Researchers are increasingly finding that a man’s health has a direct impact on his ability to make healthy babies.
When we talk about fertility, too often we default to thinking about how a woman's body shapes her reproductive life.
But it takes two to tango, and more researchers are finding that a man's health, age and lifestyle habits have a direct impact on his ability to make healthy babies.
In fact, in nearly 40% of cases, the man is the sole or a contributing cause of fertility challenges, according to the American Society for Reproductive Medicine.
A recent Georgetown University study found that a father's age and lifestyle (including his diet, fitness, drug and alcohol use, and even overall stress levels) affected the health of his future baby.
The study's author explains—
“We know the nutritional, hormonal and psychological environment provided by the mother permanently alters organ structure, cellular response and gene expression in her offspring.... But our study shows the same thing to be true with fathers—his lifestyle, and how old he is, can be reflected in molecules that control gene function. In this way, a father can affect not only his immediate offspring but future generations as well."
Men: You matter
There's no reason to panic if you're well on your baby-making way. Here are five specific actions you can take to help in your conception journey.
1. Get a semen analysis
“When a couple is ready to conceive, one of the most important things they can do is have the male get his sperm tested," says urologist and male infertility specialist Dr. Natan Bar-Chama, director of the Center of Male Reproductive Health at RMA of New York. “This way, the couple can establish unequivocally whether or not the male has a normal semen analysis. A semen analysis is such a simple test to perform [...] and this test could make a huge difference. If there is any issue, then the couple would know from the beginning, instead of setting themselves up for disappointment if there was an undiagnosed male factor."
2. Kick unhealthy habits
Dr. Bar-Chama also suggests evaluating how healthy (or not) the hopeful dad's life currently is. He suggests dads:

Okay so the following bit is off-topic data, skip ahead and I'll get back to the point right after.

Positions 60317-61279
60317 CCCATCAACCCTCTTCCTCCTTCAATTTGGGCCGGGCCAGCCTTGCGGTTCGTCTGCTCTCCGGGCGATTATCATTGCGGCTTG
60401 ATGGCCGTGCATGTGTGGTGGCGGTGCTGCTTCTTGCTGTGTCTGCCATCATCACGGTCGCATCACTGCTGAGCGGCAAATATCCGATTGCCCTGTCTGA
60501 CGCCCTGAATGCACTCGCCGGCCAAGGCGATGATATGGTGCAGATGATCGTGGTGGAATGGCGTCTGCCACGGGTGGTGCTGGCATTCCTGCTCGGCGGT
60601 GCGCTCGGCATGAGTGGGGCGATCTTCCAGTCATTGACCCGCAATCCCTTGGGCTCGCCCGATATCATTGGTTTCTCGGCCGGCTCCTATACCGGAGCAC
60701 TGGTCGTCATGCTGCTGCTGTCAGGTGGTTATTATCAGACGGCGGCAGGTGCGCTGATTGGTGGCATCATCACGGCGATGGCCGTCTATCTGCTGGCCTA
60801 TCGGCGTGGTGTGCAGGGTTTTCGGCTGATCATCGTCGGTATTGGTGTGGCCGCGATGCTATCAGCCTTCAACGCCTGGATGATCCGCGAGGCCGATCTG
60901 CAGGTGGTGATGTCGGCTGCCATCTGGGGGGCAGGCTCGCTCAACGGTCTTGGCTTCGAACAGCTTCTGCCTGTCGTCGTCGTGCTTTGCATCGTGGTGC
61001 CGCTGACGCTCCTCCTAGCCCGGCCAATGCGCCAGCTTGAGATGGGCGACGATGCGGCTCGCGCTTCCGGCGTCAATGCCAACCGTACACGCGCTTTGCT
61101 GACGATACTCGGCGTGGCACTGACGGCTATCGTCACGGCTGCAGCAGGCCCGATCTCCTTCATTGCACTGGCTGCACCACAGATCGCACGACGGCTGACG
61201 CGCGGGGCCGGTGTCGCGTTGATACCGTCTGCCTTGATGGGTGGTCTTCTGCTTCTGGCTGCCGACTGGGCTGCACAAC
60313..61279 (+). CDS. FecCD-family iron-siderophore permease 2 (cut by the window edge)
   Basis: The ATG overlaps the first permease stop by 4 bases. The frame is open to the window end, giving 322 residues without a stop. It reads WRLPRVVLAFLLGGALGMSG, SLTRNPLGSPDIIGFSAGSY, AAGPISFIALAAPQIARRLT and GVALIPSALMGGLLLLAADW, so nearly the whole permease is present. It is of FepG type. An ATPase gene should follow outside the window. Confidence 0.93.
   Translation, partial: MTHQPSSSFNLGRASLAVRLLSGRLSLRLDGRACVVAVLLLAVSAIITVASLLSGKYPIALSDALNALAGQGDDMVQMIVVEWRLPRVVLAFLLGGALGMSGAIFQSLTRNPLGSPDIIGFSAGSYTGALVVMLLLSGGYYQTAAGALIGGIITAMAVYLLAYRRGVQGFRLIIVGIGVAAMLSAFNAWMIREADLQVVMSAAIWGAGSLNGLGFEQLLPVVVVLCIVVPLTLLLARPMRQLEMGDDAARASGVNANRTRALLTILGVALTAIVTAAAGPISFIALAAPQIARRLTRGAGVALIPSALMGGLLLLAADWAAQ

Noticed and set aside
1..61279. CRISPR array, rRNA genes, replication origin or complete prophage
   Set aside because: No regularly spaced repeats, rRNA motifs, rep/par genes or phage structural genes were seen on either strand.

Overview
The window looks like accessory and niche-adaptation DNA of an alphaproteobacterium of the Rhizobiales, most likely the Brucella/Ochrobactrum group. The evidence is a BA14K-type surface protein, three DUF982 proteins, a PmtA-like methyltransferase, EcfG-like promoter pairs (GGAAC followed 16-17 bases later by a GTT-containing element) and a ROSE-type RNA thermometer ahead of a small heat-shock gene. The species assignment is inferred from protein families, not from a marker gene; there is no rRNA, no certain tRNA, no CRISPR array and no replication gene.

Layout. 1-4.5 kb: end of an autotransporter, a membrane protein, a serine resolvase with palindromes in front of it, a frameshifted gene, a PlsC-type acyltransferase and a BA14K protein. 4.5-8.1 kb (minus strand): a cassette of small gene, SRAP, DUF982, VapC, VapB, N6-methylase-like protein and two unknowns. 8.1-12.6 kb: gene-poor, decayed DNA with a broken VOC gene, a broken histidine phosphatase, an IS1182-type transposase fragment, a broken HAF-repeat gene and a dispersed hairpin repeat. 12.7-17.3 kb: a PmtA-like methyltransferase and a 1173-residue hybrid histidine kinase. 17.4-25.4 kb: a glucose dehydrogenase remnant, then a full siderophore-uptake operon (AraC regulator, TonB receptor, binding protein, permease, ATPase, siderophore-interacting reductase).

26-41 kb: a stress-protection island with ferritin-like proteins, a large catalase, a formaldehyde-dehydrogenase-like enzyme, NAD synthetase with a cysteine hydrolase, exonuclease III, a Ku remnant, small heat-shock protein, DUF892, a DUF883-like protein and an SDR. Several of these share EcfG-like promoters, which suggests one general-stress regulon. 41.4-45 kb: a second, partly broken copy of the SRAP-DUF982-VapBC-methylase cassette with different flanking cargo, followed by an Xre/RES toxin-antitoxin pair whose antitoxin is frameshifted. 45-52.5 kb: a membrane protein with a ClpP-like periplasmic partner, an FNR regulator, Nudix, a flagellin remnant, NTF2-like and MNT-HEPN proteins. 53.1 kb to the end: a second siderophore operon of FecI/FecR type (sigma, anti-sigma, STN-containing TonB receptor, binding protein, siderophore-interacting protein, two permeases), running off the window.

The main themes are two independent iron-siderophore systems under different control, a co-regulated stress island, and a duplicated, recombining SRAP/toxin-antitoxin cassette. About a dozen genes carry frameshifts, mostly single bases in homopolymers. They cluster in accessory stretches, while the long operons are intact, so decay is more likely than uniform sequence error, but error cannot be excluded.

—Quit smoking ASAP
—Eliminate exposure to secondhand smoke
—Quit any drug or steroid use
—Limit alcohol intake (although alcohol in moderation is okay)
—Check with their doctors to see if any medications they're taking might affect their fertility
—Avoid hot tubs or placing anything that gives off heat (e.g., laptops) on their laps
—Evaluate their weight. Dr. Bar-Chama explains, “Excessive weight gain and obesity affect both male and female hormones, but they affect testosterone specifically on the male side, which can affect sperm production and fertility." Be sure you're in as good of shape as possible when you start your conception journey.
3. Get tested if you're around toxic chemicals
Dr. Bar-Chama recommends getting blood work done regularly if you work with toxic chemicals. “People working with heavy metals or radiation should be closely monitored," he says. “There is testing that is routinely recommended to assess for exposure to these compounds, chemicals or radiation. If you or your partner works in an environment where one of you are at risk to exposure, be sure the work environment is adhering to the protocol to ensure yours or his safety."
4. Address underlying conditions
The Centers for Disease Control and Prevention recommends that men address underlying health conditions like diabetes, cystic fibrosis, trauma, infection and treatment with chemotherapy or radiation.
5. Add superfoods + eliminate unhealthy foods
Add some or all of the following superfoods into your diet: pumpkin seeds, oranges, broccoli, strawberries, spinach, collard greens, kale, dark chocolate, salmon, sardines, pomegranate juice and Brazil nuts. And make sure you're staying hydrated at all times.
As you add some new foods to your diet, be conscious to take out the bad ones, too. Take a break from fried foods, full-fat dairy, processed meats and soda. And drink caffeine and alcohol only in moderation.
Papa, you've got this.
For a less reverent take on how men affect a couple's fertility, we love BuzzFeed's The Try Guys video on sperm testing. Things are about to get up close and very personal.